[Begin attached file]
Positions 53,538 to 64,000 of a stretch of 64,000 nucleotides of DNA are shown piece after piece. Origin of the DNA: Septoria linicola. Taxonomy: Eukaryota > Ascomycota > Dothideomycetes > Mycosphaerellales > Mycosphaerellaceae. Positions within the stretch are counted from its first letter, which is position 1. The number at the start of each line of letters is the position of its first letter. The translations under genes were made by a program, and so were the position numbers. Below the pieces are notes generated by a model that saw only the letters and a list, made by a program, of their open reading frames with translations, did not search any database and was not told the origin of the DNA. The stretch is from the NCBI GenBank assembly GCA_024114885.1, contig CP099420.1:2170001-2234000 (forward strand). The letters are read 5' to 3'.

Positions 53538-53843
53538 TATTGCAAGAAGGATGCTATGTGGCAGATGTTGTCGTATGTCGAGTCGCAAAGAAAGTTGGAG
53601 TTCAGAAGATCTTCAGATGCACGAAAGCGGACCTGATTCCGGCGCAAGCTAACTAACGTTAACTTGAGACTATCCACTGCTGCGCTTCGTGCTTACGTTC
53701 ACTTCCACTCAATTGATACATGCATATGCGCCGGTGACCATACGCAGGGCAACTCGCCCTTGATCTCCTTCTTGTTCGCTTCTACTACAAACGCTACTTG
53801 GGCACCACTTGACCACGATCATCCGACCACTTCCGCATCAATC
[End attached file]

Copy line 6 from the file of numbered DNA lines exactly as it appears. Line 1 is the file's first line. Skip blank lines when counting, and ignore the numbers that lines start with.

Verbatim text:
53801 GGCACCACTTGACCACGATCATCCGACCACTTCCGCATCAATC